Mental wellbeing

Brits becoming increasingly anxious

More people than ever becoming 'fearful and anxious' in the UK

A new report from the Mental Health Foundation reveals a UK society that is increasingly fearful and anxious, confirming the latest national statistics that show a long term increase in the rate of anxiety disorders in the general population.

UK-wide research carried out for In the Face of Fear found that more than a third of people (37 per cent) feel more frightened than they used to and a majority think the world has become more frightening in the last 10 years (77 per cent).

The survey backs up the findings of a recent report published by the Office for National Statistics this year which revealed that the rate of anxiety disorders England alone rose from 13.3% to 15.0%, between 1993 and 2007. Applied to the UK population as a whole, this would mean that 7.2 million (1 in 7) people now have anxiety disorders in the UK - an increase of 800,000 people.

According to the Mental Health Foundation, the more fearful people feel in the general population, the more people will be tipped over into diagnosable anxiety problems.

The report reveals that people with anxiety problems are four times as likely to develop high blood pressure, and the charity says that studies show a link between anxiety and weakness of the immune system. Anxiety is also associated with unhealthy lifestyle choices such as smoking, drinking too much alcohol and poor diet.

Report Findings

  • 37% of people (equivalent to 18 million UK adults) say they get frightened or anxious more often than they used to.
  • 77% of people believe people in general are more frightened and anxious than they used to be.
  • 77% say that the world has become a more frightening place in the last 10 years.
  • 29% say that fear and anxiety have stopped them from doing things they wish they had done.
  • 49% of people get anxious about money, with 66% experiencing some degree of fear or anxiety about the current financial situation.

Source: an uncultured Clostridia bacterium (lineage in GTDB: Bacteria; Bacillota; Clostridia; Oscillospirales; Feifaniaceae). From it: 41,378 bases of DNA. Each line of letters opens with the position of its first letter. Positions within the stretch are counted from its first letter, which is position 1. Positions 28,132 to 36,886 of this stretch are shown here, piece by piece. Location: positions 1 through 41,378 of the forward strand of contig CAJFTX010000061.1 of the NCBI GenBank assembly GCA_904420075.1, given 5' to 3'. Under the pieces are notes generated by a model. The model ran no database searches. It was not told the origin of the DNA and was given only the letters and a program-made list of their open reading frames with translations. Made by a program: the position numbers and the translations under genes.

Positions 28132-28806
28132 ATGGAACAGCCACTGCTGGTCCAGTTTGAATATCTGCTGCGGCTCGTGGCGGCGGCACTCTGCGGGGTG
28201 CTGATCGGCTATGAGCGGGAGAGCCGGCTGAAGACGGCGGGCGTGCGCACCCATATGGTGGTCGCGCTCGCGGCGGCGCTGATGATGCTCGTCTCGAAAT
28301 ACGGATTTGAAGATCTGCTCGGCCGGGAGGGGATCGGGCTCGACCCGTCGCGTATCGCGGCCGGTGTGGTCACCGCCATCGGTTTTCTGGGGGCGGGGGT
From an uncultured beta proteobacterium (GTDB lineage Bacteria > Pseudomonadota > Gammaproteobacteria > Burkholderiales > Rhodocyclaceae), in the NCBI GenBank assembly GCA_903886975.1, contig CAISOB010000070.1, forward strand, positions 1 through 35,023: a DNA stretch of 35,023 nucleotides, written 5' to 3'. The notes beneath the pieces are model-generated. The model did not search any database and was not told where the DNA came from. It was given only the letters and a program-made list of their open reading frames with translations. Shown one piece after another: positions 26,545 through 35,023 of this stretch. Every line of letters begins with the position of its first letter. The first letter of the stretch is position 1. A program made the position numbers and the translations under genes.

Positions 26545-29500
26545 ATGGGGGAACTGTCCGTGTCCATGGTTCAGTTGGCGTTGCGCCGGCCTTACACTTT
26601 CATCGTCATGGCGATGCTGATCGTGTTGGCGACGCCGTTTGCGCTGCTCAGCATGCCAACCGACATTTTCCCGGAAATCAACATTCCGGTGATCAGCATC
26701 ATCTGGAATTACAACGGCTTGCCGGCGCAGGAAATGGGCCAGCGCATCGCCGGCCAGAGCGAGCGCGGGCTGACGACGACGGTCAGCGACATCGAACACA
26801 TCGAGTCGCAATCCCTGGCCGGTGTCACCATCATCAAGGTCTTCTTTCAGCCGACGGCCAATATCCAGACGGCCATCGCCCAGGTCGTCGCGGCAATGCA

Reasons to be Fearful

The reasons people gave for feeling more fearful or anxious than they used to included a loss of solidarity and community, the world becoming a more dangerous place, the threat of terrorism, the risk of crime, a loss of certainty and security, and media reports regarding their safety.

In addition to this, two thirds of those polled said they were anxious about the current financial crisis.

Women consistently report experiencing more fear and anxiety than men. They are more than twice as likely as men to say they feel frightened or anxious a lot of the time (11%, compared to 5% of men). They are also more likely to report increasing fear (43% compared to 30% of men). And 20% of women compared with 14% of men say they wish they could be less fearful or anxious in their everyday life.

Londoners (14%)were also found to feel anxious a lot of the time compared to the rest of the country (8%).

Mental Health Campaign

According to the charity, too few seek help for treatable anxiety problems from their GP. This is often due to not realising they they have a problem. While anxiety problems are usually treatable, they are massively under-treated, placing unnecessary suffering on individuals and families. Only 1 in 7 people with mixed anxiety and depression - the most common mental health disorder - are currently receiving treatment.

The charity is calling for attention to be paid to the general population’s mental health, and asserts that a campaign is needed to raise awareness about how people can better understand their emotions and protect themselves against anxiety and depression.

Dr Andrew McCulloch, Chief Executive of the Mental Health Foundation, said: "This report shows that fear is having a serious negative impact on the mental and physical health of the nation. The modern world will test our resilience again and again, and people need to know how to process their emotions better to prevent harm to their mental and physical health. A mental health promotion campaign that shows individuals how to look after their own mental health would be of immense public benefit, and help prevent common mental health problems like anxiety and depression."

More information

The Mental Health Foundation has helpful information about fear and anxiety, including a podcast and booklet, on its website:

This article was published on Tue 14 April 2009

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